Straight men who act out sexually with other men are often puzzling until you realize that the man may actually be straight but may have had early experiences that established a sexual response to males, and which he keeps feeling the urge to repeat, even though he has no interest in relating to gay men.

The origin of sexual fantasies may be buried

Why is it so hard to decipher the specific fantasy content?  Sometimes it is obvious as when the person’s addictive behavior has to do with voyeurism and their childhood experience was one involving being allowed to covertly observe sexual activity in some way.

Other times the early formative experiences are forgotten or were never seen for what they were.  Sometimes powerful experiences took place prior to the child learning to talk, in which case there is no way they can be remembered in words.  Being violated early in life may not be remembered in words but may be experienced as a specific sexual fantasy in adulthood.  The physical feeling of sexual arousal and other intense feelings may be connected on a level of “body memory” to an experience that cannot be verbalized.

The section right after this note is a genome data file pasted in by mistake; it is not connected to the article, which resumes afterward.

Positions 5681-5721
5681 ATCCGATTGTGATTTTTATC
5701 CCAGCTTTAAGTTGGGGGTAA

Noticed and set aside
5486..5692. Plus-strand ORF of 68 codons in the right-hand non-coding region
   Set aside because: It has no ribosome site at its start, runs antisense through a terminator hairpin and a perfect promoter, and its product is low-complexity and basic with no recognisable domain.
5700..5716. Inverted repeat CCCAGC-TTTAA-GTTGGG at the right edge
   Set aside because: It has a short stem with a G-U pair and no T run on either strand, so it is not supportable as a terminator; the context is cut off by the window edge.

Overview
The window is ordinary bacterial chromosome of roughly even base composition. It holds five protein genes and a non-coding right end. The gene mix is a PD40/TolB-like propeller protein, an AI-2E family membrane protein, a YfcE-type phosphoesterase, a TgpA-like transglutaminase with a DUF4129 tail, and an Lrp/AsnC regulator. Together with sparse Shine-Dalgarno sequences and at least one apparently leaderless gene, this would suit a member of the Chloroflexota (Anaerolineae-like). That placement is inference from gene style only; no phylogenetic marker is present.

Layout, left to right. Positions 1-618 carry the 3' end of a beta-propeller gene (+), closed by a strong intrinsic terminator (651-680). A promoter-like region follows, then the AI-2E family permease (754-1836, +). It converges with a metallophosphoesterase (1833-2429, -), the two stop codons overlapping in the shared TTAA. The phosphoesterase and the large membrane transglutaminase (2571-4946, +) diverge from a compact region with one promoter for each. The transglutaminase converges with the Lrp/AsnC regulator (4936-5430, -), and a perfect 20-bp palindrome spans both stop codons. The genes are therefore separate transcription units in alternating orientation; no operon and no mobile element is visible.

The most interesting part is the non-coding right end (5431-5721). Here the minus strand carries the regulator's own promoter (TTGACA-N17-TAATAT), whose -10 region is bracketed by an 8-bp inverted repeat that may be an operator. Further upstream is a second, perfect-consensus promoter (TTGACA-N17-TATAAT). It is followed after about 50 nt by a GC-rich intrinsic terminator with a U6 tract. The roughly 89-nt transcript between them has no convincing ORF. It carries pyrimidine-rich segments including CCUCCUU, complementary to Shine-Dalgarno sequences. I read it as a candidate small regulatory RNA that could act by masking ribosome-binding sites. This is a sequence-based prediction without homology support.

Food for thought

Obviously there are a great many different kinds of addictive sexual fantasies and it would take a whole book to catalogue even the major themes and to describe the possible precursors.  Those who engage in the academic study of pornography are in a positions to look at the larger social context of sexual fantasies, and those of us who work with the individual psyche are positioned to decode their personal, individual meanings.  Find Dr. Hatch on Facebook at Sex Addictions Counseling or Twitter @SAResource